Energy transition faces constraint by green skills gap – PwC

Increases in renewable and low carbon energy generation will be constrained by a significant shortage of skilled labour which cannot be addressed from the existing UK energy sector workforce alone, according to research by PwC.

The analysis reveals a significant green energy skills gap of around 200,000 workers is emerging that must be addressed if the UK is to deliver on long term energy security and meet its energy transition targets.

The research paper, linked to PwC’s Green Jobs Barometer, notes a 270,000 pool of transferable skilled workers from the existing oil and gas sector. But of this, around 20% are expected to retire by 2030, leaving only 216,000 transferable workers to help plug the estimated 400,000 jobs needed to build the net zero energy workforce across areas such as nuclear, hydrogen and renewables. It also suggests that increases in renewable energy generation will be constrained by this significant shortage of skilled labour.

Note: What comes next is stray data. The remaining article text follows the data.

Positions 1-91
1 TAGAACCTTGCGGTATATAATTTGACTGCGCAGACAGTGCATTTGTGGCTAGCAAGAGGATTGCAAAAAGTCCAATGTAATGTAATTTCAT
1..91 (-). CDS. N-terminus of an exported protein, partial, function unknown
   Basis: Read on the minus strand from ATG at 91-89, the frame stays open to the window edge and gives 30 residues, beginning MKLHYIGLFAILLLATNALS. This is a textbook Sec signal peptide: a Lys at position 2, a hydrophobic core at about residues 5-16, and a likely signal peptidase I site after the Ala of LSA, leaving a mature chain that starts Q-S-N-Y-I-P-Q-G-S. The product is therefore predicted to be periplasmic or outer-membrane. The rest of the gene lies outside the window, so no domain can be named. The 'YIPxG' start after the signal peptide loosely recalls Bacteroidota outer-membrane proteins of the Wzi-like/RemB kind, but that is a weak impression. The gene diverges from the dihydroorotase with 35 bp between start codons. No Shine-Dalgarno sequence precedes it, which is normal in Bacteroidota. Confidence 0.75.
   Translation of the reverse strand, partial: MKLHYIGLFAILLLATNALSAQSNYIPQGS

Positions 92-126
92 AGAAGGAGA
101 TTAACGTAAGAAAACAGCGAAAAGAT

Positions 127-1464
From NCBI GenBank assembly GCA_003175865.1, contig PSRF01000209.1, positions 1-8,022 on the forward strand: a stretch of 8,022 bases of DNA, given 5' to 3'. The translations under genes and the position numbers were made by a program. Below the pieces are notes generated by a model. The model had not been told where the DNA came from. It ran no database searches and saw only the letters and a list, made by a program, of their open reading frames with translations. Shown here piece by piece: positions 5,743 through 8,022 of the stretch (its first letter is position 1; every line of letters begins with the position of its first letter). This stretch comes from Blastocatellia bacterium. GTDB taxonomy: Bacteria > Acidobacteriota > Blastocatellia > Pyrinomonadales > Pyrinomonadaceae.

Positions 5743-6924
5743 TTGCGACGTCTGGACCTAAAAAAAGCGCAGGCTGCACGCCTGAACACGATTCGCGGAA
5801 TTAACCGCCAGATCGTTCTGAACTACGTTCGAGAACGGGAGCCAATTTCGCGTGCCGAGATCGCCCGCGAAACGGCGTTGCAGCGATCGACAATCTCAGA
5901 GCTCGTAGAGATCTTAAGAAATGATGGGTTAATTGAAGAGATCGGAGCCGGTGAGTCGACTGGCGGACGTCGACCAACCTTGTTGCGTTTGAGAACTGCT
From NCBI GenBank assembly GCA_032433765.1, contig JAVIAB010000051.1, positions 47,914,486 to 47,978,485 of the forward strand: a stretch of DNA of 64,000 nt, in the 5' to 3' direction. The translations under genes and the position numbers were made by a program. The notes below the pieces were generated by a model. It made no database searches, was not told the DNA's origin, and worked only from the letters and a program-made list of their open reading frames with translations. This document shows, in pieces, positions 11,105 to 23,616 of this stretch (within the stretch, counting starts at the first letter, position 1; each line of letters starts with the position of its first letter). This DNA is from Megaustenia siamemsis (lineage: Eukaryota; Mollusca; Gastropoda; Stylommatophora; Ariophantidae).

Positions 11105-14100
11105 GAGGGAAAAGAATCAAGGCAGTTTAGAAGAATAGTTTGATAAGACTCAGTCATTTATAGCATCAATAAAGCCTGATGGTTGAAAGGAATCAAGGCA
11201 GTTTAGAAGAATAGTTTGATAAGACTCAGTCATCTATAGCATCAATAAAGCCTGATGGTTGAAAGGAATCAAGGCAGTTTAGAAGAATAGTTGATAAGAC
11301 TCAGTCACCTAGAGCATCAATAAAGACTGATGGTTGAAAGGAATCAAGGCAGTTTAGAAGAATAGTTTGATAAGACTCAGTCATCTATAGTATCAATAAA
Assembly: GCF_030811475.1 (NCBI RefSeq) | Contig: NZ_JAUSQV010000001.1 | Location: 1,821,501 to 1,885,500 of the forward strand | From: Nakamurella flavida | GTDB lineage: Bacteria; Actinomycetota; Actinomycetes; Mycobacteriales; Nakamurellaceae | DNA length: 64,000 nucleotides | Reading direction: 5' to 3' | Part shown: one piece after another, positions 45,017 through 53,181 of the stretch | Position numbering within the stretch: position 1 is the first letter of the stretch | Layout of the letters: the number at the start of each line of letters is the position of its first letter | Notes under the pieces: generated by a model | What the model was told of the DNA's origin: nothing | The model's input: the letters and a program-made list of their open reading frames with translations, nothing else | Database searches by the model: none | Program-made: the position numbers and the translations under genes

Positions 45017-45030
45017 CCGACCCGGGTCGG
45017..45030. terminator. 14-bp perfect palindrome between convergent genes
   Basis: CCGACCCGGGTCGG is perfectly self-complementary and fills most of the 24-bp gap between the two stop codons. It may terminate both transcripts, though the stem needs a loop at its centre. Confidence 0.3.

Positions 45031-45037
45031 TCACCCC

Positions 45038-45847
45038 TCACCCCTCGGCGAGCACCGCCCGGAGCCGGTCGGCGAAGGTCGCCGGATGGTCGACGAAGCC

Vicky Parker, power and utilities leader at PwC, said: “To support the delivery of net zero, the UK is facing a continuous rise in the demand for electricity which must be met by a huge increase in low carbon energy generation and a more efficient whole system approach to balance both supply and demand. Demand for new skills and capabilities will only accelerate so it’s vital we attract and build a diverse pipeline of talent.

“Government and industry must work together to develop these new skills and capabilities at scale while encouraging diversity and reflecting regional requirements. Meeting such a challenge needs to start at school age, continuing through university programmes, apprenticeships and beyond. However, all this must be underpinned by confidence around long-term job security and stability to attract and retain the necessary talent.”

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